Under-represented groups are less likely to be involved in research but more likely to suffer the adverse consequences of ill-health. While funding bodies are increasingly aware of this issue, many trials exclude patients who are ‘unable’ to consent.22–24 While this is a generic term for many situations, practically, it often represents a group of patients who do not understand the information provided. It is incumbent on researchers, not the patient, to ensure our research is accessible to all. Furthermore, improving the availability of culturally adapted research instruments could improve accurate data collection and analysis.

The UK version of the PROM-ED makes it more broadly valid and usable in the UK context as compared with a Canadian context but is only one step in the direction of increasing its usability and validity in a pluralistic society. It is very probable that the adaptations between Canada and the UK are insignificant when compared with the adaptations that would be required to bring it even closer to the areas of the UK with concentrated high levels of linguistic and cultural diversity. It is clear that encouraging, collaborating and supporting colleagues from a wide range of cultural backgrounds to lead future CCA projects would produce adapted research instruments, and would promote an improved, diverse, research workforce. These observations should not discourage us from seeking to adapt existing tools for lack of perfection, but a rigorous and humble process will nonetheless ameliorate some of the many barriers to tool usage.25

Limitations

To understand the context and limitations of any study, the rationale behind its conception (reflexivity) and the identity and perspective of the authors (positionality) is important.26 As an author group of this manuscript, we work in British English (n=6) and Canadian English (n=1), two authors are bilingual (Canadian French n=1, Spanish n=1), one author has professional working proficiency in French and elementary proficiency in Arabic and Pashto. Five authors work clinically in emergency medicine, one as a general practitioner, one author is solely academic.

The positionality and lived experience as English-speaking clinicians and researchers, some in predominantly White-British regions of the UK, will also have played a part in how the CCA was conducted. A different approach would have been to consider populations with the poorest health and making CCA to accommodate the largest group of non-English primary language (NEPL) patients in the UK. This would have made more difference both by virtue of the magnitude of change required during CCA and the subsequent health impact on an already less healthy, although to a much smaller in number, population.

The main methodological limitation is the lack of testing. This is due to the minor changes identified. Future planned iterations in more diverse populations of NEPL may benefit from further psychometric testing if significant areas of compromise to reliability and validity are identified.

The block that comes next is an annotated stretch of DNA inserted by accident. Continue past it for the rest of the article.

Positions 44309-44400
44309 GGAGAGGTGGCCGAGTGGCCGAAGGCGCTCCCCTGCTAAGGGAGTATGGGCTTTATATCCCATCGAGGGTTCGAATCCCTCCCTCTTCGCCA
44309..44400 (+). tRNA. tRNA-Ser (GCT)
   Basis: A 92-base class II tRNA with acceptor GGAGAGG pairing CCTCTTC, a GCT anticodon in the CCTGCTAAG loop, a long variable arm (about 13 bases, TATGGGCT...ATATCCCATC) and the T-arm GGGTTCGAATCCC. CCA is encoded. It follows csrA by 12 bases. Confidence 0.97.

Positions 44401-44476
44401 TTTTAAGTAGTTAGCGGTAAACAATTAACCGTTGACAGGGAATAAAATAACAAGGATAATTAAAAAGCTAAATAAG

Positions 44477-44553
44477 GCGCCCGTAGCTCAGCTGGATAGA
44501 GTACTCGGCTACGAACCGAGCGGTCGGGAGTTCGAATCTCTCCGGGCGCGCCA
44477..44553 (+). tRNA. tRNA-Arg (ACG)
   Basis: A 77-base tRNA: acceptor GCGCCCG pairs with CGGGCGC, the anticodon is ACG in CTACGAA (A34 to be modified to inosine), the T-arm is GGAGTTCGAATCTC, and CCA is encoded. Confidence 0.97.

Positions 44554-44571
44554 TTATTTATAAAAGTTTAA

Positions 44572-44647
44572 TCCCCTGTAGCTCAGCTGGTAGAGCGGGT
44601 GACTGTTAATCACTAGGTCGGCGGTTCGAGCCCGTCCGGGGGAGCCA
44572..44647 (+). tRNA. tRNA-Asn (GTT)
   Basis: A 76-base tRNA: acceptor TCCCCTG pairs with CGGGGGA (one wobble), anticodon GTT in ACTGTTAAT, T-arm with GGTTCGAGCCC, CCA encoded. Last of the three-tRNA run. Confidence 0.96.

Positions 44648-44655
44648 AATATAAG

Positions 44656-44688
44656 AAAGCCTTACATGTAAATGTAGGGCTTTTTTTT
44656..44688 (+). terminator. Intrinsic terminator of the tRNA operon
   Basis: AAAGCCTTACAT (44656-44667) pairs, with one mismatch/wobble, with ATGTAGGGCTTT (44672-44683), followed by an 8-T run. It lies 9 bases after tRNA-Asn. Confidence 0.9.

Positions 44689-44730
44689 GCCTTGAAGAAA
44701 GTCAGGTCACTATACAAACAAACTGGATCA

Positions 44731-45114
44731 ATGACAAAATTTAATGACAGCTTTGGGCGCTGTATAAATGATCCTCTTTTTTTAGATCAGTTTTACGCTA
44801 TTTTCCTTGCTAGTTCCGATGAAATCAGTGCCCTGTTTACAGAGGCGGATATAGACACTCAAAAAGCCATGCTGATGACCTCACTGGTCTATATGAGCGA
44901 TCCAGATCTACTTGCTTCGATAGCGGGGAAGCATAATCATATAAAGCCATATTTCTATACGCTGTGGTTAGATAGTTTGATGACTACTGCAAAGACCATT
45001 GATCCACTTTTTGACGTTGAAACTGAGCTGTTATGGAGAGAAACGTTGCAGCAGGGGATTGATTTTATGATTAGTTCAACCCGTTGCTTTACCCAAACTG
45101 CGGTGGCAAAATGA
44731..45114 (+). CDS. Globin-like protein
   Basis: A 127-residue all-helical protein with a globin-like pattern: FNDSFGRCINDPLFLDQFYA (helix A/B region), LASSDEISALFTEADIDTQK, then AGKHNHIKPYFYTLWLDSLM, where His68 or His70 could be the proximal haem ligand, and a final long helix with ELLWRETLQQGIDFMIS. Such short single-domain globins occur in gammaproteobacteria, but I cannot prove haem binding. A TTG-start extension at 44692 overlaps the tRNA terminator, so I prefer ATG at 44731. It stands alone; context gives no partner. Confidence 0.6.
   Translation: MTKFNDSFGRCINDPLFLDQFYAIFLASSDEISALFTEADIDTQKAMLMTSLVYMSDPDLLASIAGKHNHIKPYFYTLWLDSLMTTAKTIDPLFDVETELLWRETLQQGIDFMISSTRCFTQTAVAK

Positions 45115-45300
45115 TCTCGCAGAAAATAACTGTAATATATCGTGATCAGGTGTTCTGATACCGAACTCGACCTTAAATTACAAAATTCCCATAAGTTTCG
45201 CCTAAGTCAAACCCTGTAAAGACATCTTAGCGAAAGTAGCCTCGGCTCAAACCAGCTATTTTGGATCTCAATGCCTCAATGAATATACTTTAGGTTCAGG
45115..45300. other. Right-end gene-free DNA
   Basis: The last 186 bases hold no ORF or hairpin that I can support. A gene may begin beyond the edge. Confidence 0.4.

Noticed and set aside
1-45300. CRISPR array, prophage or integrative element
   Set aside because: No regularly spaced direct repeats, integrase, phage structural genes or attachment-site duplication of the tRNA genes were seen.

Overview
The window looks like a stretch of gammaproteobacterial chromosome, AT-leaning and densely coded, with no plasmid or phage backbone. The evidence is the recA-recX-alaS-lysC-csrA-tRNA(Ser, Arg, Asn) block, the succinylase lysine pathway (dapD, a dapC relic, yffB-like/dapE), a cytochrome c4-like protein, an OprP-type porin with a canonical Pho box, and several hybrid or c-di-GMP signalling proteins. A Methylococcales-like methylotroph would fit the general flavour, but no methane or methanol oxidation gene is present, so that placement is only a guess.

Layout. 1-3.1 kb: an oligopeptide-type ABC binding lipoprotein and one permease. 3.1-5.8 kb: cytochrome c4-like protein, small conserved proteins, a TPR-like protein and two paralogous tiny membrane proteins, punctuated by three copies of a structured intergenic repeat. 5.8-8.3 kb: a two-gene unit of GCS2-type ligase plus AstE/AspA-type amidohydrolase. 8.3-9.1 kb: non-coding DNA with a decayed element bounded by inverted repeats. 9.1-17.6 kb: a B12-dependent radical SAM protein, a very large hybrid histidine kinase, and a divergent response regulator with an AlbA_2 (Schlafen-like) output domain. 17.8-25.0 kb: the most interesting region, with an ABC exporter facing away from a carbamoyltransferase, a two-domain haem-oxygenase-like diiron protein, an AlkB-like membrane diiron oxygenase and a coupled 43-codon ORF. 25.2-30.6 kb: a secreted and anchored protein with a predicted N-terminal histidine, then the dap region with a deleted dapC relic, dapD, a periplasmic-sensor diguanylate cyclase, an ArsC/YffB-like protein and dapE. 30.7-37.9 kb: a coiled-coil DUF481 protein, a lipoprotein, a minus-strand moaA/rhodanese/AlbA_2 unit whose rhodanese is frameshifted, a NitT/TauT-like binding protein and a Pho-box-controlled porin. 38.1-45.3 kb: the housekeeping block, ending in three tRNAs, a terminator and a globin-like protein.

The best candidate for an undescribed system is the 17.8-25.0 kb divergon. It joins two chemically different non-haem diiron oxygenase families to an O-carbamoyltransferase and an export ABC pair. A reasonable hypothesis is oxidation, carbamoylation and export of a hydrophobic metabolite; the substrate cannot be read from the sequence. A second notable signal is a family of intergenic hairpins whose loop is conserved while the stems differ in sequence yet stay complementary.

Conclusion

Instruments will always fall short of eliciting the exact same concepts from an increasingly diverse population, but this obvious fact about the diversity of life experiences, languages and cultures should encourage rather than discourage the CCA process of broadening the validity of research instruments. The very concept of CCA serves as a stark reminder that traditionally qualitative research tools such as positionality and reflexivity very much have their place in ensuring that the reader can both digest and implement research findings with a deeper understanding of who generated them and why, allowing for more informed judgement as to some nuanced limitations.

Ultimately, we can still only assume what ‘keeping house’ means for each person, however using CCA we have the potential to craft language in such a way that it reflects more accurately what we aim to measure.

Ethics statements

Patient consent for publication

Ethics approval

Not applicable.

Acknowledgments

We would like to thank Dan James (DJ), Dr Luke Rudge (LR), Dr Nicholas Moore (NM) and Dr James Van Oppen (JvO) for their valuable contributions during the cross-cultural adaptation process.

References

Footnotes

  • Handling editor Richard Body

  • Twitter @DrTomRoberts, @eddcarlton

  • Contributors TR and EC conceived the idea for this article. The manuscript was drafted by TR with revision of subsequent drafts by EC, JB, SVo, MB and SVa. All authors approved the final submitted version. Following initial review a further author (AJNJ) was invited to provide specific expertise in positionality and reflexivity.

  • Funding TR is funded by Royal College of Emergency Medicine. EC, MB and JB receive funding from the National institute for Health Research.

  • Competing interests None declared.

  • Provenance and peer review Not commissioned; externally peer reviewed.

  • Supplemental material This content has been supplied by the author(s). It has not been vetted by BMJ Publishing Group Limited (BMJ) and may not have been peer-reviewed. Any opinions or recommendations discussed are solely those of the author(s) and are not endorsed by BMJ. BMJ disclaims all liability and responsibility arising from any reliance placed on the content. Where the content includes any translated material, BMJ does not warrant the accuracy and reliability of the translations (including but not limited to local regulations, clinical guidelines, terminology, drug names and drug dosages), and is not responsible for any error and/or omissions arising from translation and adaptation or otherwise.